Speaking of which, Ken Whelan visited Shantou, China in December 2012 to learn about development of alternatives to the current practice of feeding farmed salmon on little fish (anchovies) from South America. Quite apart from the 2000 years of Chinese experience of sustainable aquaculture, Ken saw for himself the level of sophistication and relatively low cost of Chinese built CC finfish systems, confirming our belief that commercial viability is within reach. By growing algae and sea weeds, combined with polychaetes (ragworms) infused with fish oils (but using only a small proportion of the wild little fish currently used by the industry) genuine, across-the-board sustainability for CC systems may be achievable.
Meanwhile FishFrom has moved with astonishing speed having obtained political support for its CC systems at the highest level of the Scottish Government, identified four possible sites in Scotland and one in Wales, received serious enquiries from 5 countries, completed the business plan and received serious expressions of interest in their technology and know-how from China and the European and City of London investment communities.
No-one is suggesting that CC aquaculture will become the norm overnight. It may take a decade to get open-cage fish farms away from high risk sites. But one thing is for certain, which is that CC systems are the future.
What next? As soon as CC salmon comes onto the market I would like to see every salmon fisherman in the country, every member of his/her family, their friends, acquaintances and people they can persuade in the pub or wherever, to buy only CC salmon.
It is up to us to make the demand. Combine that consumer pressure with the PR that Andrew Robertson and his industry colleagues will aim at politicians, the media, supermarkets and wholesalers, and the sea change we are all looking for may come sooner than we think.
17th January 2013
added: 15th Jan 2013
posted by: Atlantic Salmon Trust
AST at the European Commission
Last week the AST team were in Brussels to meet officials in DG Mare – the department responsible for European seas – and DG Environment – the department...
responsible for environment, habitats and biodiversity in the European Union.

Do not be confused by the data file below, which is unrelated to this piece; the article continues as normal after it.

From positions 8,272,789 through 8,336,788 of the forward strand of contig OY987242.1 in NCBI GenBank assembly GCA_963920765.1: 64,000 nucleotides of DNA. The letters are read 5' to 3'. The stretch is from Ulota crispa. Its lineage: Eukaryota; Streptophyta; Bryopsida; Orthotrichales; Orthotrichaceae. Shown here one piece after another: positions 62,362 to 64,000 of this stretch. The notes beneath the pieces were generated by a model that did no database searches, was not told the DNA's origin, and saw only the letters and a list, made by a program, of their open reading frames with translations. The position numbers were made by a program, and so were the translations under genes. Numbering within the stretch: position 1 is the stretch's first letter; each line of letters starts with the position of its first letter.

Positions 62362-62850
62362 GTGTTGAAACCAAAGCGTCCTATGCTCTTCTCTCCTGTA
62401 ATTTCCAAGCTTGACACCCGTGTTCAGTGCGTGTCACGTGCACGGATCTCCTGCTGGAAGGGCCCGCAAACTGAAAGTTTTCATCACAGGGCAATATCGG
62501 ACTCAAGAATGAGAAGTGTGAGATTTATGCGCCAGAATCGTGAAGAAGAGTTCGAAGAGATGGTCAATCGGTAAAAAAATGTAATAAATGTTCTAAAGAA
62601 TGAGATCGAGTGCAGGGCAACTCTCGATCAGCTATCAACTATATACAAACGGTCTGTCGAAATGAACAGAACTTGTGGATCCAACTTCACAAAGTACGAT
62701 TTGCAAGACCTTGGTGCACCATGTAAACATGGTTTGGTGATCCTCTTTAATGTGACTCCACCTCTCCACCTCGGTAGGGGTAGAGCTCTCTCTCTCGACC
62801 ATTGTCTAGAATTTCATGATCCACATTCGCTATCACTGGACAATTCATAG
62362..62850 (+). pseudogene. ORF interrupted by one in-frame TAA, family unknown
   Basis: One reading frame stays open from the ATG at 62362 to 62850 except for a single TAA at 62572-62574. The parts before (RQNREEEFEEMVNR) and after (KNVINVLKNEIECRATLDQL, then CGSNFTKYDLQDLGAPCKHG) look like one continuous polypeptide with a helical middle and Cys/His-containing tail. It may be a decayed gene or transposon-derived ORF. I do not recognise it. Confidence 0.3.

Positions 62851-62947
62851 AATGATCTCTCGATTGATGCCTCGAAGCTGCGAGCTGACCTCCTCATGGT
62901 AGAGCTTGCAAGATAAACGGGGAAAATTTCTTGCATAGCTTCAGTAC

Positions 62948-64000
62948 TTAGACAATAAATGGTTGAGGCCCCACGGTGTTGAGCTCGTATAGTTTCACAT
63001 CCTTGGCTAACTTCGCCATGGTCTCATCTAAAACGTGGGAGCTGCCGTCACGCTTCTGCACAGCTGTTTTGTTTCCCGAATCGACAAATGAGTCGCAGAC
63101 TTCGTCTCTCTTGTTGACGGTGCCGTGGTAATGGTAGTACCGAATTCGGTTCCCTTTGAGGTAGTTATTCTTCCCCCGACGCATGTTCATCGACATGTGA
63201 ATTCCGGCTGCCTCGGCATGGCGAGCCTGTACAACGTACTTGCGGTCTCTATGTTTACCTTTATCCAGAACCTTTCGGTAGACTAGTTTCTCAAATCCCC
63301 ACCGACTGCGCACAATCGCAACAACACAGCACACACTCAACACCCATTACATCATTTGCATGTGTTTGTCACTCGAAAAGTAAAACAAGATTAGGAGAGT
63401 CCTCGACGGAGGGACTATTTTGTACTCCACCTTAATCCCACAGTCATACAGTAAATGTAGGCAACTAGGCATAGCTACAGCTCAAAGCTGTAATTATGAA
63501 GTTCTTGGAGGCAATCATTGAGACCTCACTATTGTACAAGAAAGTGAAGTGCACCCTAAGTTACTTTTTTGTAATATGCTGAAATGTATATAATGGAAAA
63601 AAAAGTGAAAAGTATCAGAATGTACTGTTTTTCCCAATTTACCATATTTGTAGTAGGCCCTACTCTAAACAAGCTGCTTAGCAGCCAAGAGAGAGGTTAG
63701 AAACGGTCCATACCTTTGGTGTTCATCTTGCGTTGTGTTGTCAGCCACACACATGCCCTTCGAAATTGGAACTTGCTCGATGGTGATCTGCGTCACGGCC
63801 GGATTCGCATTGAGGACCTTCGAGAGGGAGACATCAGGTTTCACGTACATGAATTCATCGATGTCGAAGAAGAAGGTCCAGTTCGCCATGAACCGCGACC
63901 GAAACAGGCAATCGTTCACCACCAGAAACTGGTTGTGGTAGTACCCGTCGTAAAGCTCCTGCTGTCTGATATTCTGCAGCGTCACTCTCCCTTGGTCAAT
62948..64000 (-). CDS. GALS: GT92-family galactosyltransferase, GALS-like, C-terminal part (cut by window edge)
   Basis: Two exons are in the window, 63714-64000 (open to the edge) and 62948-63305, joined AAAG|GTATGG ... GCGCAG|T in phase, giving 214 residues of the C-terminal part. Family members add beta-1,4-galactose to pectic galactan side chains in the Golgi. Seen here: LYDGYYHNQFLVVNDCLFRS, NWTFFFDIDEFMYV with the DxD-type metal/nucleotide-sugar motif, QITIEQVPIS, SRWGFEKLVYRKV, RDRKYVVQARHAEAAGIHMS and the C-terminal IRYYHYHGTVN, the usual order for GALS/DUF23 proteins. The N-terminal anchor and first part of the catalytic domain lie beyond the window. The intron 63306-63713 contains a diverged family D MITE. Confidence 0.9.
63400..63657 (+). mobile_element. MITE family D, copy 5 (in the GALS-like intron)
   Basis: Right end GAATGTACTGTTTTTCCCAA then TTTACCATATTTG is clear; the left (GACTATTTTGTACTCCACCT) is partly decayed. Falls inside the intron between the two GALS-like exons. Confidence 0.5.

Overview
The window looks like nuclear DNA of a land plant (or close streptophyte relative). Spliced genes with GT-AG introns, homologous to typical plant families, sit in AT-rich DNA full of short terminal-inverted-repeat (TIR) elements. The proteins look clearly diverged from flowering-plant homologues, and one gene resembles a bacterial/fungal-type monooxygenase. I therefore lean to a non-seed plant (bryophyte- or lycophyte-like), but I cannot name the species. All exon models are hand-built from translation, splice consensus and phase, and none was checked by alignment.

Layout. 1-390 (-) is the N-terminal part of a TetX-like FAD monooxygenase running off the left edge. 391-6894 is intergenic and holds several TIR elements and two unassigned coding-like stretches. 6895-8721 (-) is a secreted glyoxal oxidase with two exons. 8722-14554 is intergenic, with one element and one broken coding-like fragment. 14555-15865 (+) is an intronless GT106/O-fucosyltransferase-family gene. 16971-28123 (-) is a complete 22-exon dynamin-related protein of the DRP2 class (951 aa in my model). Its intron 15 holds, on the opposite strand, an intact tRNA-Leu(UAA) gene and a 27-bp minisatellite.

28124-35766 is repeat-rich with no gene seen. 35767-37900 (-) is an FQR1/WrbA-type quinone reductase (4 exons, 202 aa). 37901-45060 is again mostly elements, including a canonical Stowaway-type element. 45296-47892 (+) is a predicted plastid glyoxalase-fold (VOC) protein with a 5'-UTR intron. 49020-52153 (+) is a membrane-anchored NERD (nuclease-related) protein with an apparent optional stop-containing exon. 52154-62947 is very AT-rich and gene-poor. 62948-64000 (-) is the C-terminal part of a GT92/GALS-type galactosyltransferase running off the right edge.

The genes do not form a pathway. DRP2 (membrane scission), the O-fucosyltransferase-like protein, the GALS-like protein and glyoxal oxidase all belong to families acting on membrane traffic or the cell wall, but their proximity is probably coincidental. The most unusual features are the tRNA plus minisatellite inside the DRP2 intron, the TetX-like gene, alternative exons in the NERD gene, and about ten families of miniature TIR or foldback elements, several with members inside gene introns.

Melfort Campbell, AST Chairman, Professor Ken Whelan, Research Director, Ivor Llewelyn, Director England and Wales and Tony Andrews, Chief Executive, met a number of key officials, all of whom welcomed the Trust’s team, and actively engaged with our concerns.
Addressing the by-catch problem.
The meeting with the Fisheries Conservation and Control Unit, Atlantic and Outermost Regions of the DG Maritime Affairs and Fisheries, was a follow-up to Ken Whelan’s attendance in December 2012 at the meeting of pelagic commercial fishermen in Amsterdam (Pelagic RAC).
At the Amsterdam meeting the Head of the Unit, Maria Candela-Castillo, had invited AST to meet members of the unit to discuss the issue of inadvertent by-catch of outgoing smolts by pelagic nets. It became clear during our discussion that DG Mare agree to be advocates for research into possible damage to outgoing smolt migrations as proposed by AST. Furthermore, Fuensanta Candela-Castillo expects AST attendance at the next pelagic RAC meeting to take the discussion forward.
For AST this was a satisfactory outcome, and enables us to address an area of concern to biologists and fisheries managers. It also gives substance and momentum to our effort to address the by-catch issue. It is now a priority for AST to meet the Chairman of the Pelagic RAC, who is based in Scotland.
Our second meeting with DG Mare was with Policy officers for Aquaculture Strategy, Common Fisheries Policy and Aquaculture. For AST this was really a briefing session for us to learn about the new EU Aquaculture Group which covers all aspects of aquaculture in both fresh and salt water. Anna Zito, the Aquaculture Policy Officer, explained that this massive new group will be unwieldy and too large to address specifics of salmon farming which, in the context of all forms of aquaculture, forms a small part. However, she explained that small subgroups will be established to deal with matters affecting each sub division of the sector, which should provide a focus for farmed salmon. We were also pleased to hear from Anna Zito that there will be full NGO participation in the main Aquaculture Advisory Group and in its sub groups.
The meeting ended with a short discussion about the importance of the consumer in the development of salmon farming, especially as new technologies such as close containment options, come into production.